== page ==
sentiment is, that faith being the root of all obedience, though it is not actual obedience, is rewarded by God, in consequence of what Christ has done, with eternal life. It is scarcely necessary to remark, that, if they had an adequate sense of their utter unworthiness before God, nothing more would be needed to convince them that, when eternal life is bestowed upon the guilty, it cannot be imparted as the reward of the sinner's obedience, or of the sinner's faith; but entirely and exclusively as the reward of the Saviour's work ;--that this constitutes the only ground on which it is safe to the Divine government to bestow it, though faith brings them into the number of those to whom the promise of it is given.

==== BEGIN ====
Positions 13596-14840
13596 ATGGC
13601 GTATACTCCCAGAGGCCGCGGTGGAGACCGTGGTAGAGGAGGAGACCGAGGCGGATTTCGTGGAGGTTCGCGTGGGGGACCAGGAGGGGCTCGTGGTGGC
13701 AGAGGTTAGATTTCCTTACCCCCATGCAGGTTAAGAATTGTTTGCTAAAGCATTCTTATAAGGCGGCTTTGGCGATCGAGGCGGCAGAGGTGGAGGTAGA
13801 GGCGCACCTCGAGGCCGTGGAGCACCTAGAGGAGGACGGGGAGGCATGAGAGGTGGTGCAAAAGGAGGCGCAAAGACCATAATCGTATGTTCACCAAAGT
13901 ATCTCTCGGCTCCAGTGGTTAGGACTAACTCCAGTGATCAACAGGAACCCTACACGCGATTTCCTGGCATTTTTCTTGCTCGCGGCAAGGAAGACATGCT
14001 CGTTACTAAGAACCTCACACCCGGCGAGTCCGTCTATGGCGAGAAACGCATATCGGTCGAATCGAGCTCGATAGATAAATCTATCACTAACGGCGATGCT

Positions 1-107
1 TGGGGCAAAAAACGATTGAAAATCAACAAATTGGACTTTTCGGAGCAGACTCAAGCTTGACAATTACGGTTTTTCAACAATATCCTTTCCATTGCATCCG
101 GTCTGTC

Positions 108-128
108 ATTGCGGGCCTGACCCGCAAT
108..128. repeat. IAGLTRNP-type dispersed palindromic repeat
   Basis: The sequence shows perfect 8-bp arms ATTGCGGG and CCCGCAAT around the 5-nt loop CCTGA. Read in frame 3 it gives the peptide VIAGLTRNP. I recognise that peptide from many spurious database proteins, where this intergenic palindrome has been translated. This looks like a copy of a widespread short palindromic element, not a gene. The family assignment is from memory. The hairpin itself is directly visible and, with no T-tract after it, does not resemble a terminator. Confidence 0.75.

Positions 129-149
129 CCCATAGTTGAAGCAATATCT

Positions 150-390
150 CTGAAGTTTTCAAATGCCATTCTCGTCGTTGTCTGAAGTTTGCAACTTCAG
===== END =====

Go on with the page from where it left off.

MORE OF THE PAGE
We have shown that the work of Christ is the exclusive ground of a sinner's justification; he cannot, therefore, be treated as if he were righteous on account of the moral excellence of his faith. The two things are utterly incompatible with each other—as truly and as directly so, as the doctrine of salvation by grace and by works. Indeed, the sentiment opposed is the doctrine of salvation by works. It may be a less gross and repulsive form of it, but still it is the doctrine. With the grosser form of it, it is equally opposed to the declaration of the apostle, that “God justifieth the ungodly;" for although we do not concede to the Sandemanians that the language implies that, at the moment of justification, there is no vestige of any thing spiritually good in the mind-that the individual who receives the blessing, is really and literally as ungodly as the man who is living in the constant indulgence of criminal propensities ;-a notion which is directly contradicted by the fact, that the former is a believer, and by the existence of all those spiritual perceptions which are pre-supposed in faith, and in the order of nature are previous to it; it must certainly and necessarily imply that they are justified as ungodly ;—that whatever measure of holiness there may be in faith, it is not that which attracts the blessing—not that, on account of which, or on the ground of which, it is bestowed. There, may, indeed, have been lodged in their minds, the germ of better principles and affections; yet God, in imparting the blessing, regards them as ungodly. For such, indeed,